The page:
We continue our five part series on 5 Ways to Get Noticed on LinkedIn. Last time we learned how to create a great head shot for your profile picture on LinkedIn. Today, we are going to learn why it’s important to write a memorable headline, and how to do it.
Your headline is typically used to announce your position at your current job, but it can be so much more. Think of your headline just like the ones on magazine and newspaper covers…or those horrible chumboxes at the end of every online article. They’re short, clever, intriguing phrases that get you to read more. That’s our goal today. Not to write chumbox material, but to write a LinkedIn headline that grabs attention and compels people to read your profile.
There are two approaches to get the attention you want and deserve: getting found and getting noticed. The great news is, they can even work together.
- First, let’s talk about getting found in the vast LinkedIn universe. Understand that LinkedIn is essentially a search engine just like Google, Facebook, Yahoo, or Bing. So, you need to use the same keywords that search engines use to deliver the most relevant results. Do this by researching job offerings, job trends, and other people’s profiles.
- If you’re looking for a job, or just keeping your profile current, you can search the job sites, like CareerBuilder, Monster, and Indeed. You’ll find all the open positions that employers are currently posting. Write down the titles that come up over and over again. Those are the strongest keywords, because those are the most used.
- After that, you can search job trends in a couple of ways: Google trends and Indeed job trends. Both sites display a history of job popularity over the last few years. You may find these helpful in understanding what career options are most in demand and which ones are becoming more popular.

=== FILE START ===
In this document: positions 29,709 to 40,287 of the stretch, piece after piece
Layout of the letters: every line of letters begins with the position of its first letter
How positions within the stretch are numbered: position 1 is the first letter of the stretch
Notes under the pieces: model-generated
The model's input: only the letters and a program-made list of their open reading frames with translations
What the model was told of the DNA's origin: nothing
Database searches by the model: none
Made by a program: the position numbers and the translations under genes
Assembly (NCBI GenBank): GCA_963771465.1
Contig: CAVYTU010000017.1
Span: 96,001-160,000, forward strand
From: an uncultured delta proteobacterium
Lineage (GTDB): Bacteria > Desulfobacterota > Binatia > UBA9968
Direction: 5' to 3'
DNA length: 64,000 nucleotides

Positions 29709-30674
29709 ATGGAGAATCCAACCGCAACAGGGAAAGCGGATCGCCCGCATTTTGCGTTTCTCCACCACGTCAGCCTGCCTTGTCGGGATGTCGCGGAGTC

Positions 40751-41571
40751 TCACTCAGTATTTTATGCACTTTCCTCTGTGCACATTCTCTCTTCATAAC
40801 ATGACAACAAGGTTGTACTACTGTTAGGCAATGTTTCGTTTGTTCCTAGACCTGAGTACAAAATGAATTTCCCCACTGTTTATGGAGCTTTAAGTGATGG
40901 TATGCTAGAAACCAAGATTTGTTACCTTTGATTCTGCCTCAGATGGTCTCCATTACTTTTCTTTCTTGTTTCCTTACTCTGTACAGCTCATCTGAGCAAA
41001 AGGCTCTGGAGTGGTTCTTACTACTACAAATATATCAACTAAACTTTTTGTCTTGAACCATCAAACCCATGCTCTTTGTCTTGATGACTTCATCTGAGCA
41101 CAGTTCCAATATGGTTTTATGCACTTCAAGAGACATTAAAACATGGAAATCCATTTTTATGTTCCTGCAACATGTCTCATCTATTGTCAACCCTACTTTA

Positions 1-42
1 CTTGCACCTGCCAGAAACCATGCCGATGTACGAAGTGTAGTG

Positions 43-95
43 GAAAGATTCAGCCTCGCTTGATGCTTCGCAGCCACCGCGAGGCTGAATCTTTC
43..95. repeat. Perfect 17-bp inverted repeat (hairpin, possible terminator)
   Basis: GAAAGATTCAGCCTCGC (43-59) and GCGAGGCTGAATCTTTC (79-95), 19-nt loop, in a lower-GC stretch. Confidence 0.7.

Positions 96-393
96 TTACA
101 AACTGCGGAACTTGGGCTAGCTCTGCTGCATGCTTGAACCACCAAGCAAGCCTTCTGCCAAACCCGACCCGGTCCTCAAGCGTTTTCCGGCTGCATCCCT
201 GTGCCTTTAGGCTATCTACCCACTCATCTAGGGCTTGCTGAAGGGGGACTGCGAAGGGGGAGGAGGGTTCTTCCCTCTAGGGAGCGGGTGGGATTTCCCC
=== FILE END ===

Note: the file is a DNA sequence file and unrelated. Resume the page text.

- Now if you want to see what works best on LinkedIn, use the headline comparison tool. Seriously, it’s a thing. You can quickly see other people’s headlines and refine that list by industry, location, and more. Be sure to look at your 2nd and 3rd level Connections. You’re likely to find some high profile influencers with some very effective headlines. Take notes on the ones that you like and hang on to them for current and future use. (You might find a few inspirational headlines to guide you in your career development. I mean, you’re not going to be doing the same job forever. Shoot for the moon!)
- Now, while keywords will increase your chances of being found, your distinctive headline will maximize your chances of being noticed! Remember the purpose of this podcast is to create a memorable headline. And just like newspapers and magazines…and those chumboxes, we intend to grab people’s attention and then compel them to read more.
- Consider less about what you are, and more about what you offer. Imagine you are on an interview. Think of your best attribute or characteristic. Write what makes you stand out in a crowd. Write about your ideal self. The image you aspire to.
- Unleash your inner artist or novelist. For instance, let’s say you work in the healthcare industry as an LPN or RN. And you really like working with seniors in the geriatric field. You could make your headline read: Senior Care Superstar. Or maybe you work in Payroll. Your headline could read: Paying People with Personality and Positivity.
- While those might be a little corny, but it’s ok to be creative and a little clever. Using this technique, you may not always show up in a recruiter’s keyword search, but if you apply for a job and the employer checks your profile, you’re sure to be remembered. Whatever you do, don’t try to be someone you’re not. Be authentic. Be yourself!
To recap, search jobs, trends, and other people’s headlines to get found. And use a little creativity and poetry to express your inner greatness.
You’ve got just 120 characters to tell the world what you bring to the table! Don’t blow it.
Next time we’ll talk about one of the most powerful features in LinkedIn – adding multimedia to your summary.
Until then, remember, if you want to get noticed on LinkedIn, write a headline that gets people hooked in.